(Surgical Skin Planning; Skin Resurfacing)
|Multiple Facial Injuries with Surgical Dermabrasion|
|Copyright © Nucleus Medical Media, Inc.|
Reasons for Procedure
Temporary side effects such as:
- Flare-ups of acne or tiny cysts
- Increased or decreased color in the skin
- Increased sensitivity to sunlight
- Flare-ups of cold sores (caused by herpes simplex 1 virus) if done on the face
Less common complications such as:
- Permanent scarring
- Lasting redness
- Prolonged loss of color in the skin.
- Active herpes or bacterial infection and sores
- Current or recent use (less than one year) of isotretinoin (Accutane)
- Skin, blood flow, or immune disorders that could make healing more difficult
What to Expect
Prior to Procedure
- Do a complete health evaluation and a skin exam.
- Recommend an antiviral medication if you have a history of herpes infection.
- Give you a prescription for tretinoin and/or a skin lightening cream.
Description of the Procedure
How Long Will It Take?
How Much Will It Hurt?
- Adjust your daily activities until your doctor says it is safe to resume them.
- Clean the skin several times a day. This will help you to avoid infection. You can also gently remove crusting that develops during healing.
- Keep the treated area moist. Change the ointment and dressing on the wound as recommended.
- Avoid sun exposure. After peeling has stopped, use sunscreen every day.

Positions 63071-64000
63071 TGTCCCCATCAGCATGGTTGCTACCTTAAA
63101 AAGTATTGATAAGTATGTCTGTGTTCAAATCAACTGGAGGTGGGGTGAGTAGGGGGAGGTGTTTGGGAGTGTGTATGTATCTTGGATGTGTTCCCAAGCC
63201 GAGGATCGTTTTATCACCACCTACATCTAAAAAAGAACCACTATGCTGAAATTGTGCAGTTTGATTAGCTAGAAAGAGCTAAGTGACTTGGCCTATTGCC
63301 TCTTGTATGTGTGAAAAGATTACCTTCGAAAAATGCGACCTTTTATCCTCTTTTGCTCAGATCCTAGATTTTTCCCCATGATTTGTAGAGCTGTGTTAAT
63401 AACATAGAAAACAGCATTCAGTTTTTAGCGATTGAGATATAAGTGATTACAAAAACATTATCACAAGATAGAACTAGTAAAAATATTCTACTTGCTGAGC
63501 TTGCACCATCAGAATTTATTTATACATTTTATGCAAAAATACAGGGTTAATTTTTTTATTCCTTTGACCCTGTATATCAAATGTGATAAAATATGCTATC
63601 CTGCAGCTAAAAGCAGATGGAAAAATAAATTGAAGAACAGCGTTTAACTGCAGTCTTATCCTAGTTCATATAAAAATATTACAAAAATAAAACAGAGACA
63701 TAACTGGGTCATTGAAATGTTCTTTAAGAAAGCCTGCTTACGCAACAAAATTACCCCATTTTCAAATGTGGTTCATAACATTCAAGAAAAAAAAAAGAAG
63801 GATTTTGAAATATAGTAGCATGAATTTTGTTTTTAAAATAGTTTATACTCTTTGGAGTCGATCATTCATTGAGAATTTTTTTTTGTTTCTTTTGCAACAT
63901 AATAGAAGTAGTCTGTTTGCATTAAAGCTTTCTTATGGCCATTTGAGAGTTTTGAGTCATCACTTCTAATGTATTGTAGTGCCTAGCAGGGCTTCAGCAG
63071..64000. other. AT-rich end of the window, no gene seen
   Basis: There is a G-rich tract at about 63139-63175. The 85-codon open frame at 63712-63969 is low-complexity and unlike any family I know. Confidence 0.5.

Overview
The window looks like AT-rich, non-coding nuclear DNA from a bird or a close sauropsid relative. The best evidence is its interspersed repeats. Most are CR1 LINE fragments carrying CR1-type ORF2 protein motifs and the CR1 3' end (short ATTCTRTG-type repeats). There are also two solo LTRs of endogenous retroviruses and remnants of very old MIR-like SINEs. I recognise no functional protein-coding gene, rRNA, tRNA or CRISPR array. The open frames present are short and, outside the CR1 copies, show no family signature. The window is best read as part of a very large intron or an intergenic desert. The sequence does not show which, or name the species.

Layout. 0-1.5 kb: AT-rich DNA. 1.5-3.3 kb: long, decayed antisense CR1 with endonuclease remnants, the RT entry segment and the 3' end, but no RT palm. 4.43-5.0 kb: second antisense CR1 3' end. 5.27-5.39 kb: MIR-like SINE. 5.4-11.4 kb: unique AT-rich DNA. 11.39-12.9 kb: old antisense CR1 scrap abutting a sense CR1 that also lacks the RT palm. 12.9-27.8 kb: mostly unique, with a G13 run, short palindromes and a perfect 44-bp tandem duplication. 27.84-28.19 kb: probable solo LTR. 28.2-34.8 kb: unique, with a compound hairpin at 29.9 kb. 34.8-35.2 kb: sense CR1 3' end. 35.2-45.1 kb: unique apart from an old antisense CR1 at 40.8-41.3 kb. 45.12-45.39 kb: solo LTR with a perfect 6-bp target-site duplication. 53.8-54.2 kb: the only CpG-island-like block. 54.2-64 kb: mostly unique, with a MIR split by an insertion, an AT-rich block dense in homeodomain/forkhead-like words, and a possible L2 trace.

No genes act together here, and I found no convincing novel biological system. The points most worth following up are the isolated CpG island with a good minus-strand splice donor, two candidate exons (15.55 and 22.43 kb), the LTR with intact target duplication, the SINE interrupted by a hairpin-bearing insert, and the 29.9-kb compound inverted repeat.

- Go to follow-up visits as recommended by your doctor. They are important to monitor the skin's healing and regrowth.
Call Your Doctor
- Signs of infection, including fever and chills
- Swelling, increasing pain, excessive bleeding, or any discharge from the treatment site
- Skin redness or loss of color that does not go away
- Pain that you cannot control with the medicines you have been given
American Society for Aesthetic Plastic Surgery http://www.surgery.org
American Society of Plastic Surgeons http://www.plasticsurgery.org
Canadian Society of Plastic Surgeons http://www.plasticsurgery.ca
Dermabrasion. American Academy of Dermatology website. Available at: http://www.aad.org/public/publications/pamphlets/cosmetic%5Fdermabrasion.html . Accessed August 30, 2013.
Dermabrasion procedural steps. American Society of Plastic Surgeons website. Available at: http://www.plasticsurgery.org/cosmetic-procedures/dermabrasion.html?sub=Dermabrasion%20procedural%20steps . Accessed August 30, 2013.
Harmon CB. Dermabrasion. Dermatol Clin . 2001;19(3):439-442.
Roy D. Ablative facial resurfacing. Dermatol Clin . 2005;23(3):549-559.
- Reviewer: Michael Woods, MD
- Review Date: 09/2013 -
- Update Date: 09/30/2013 -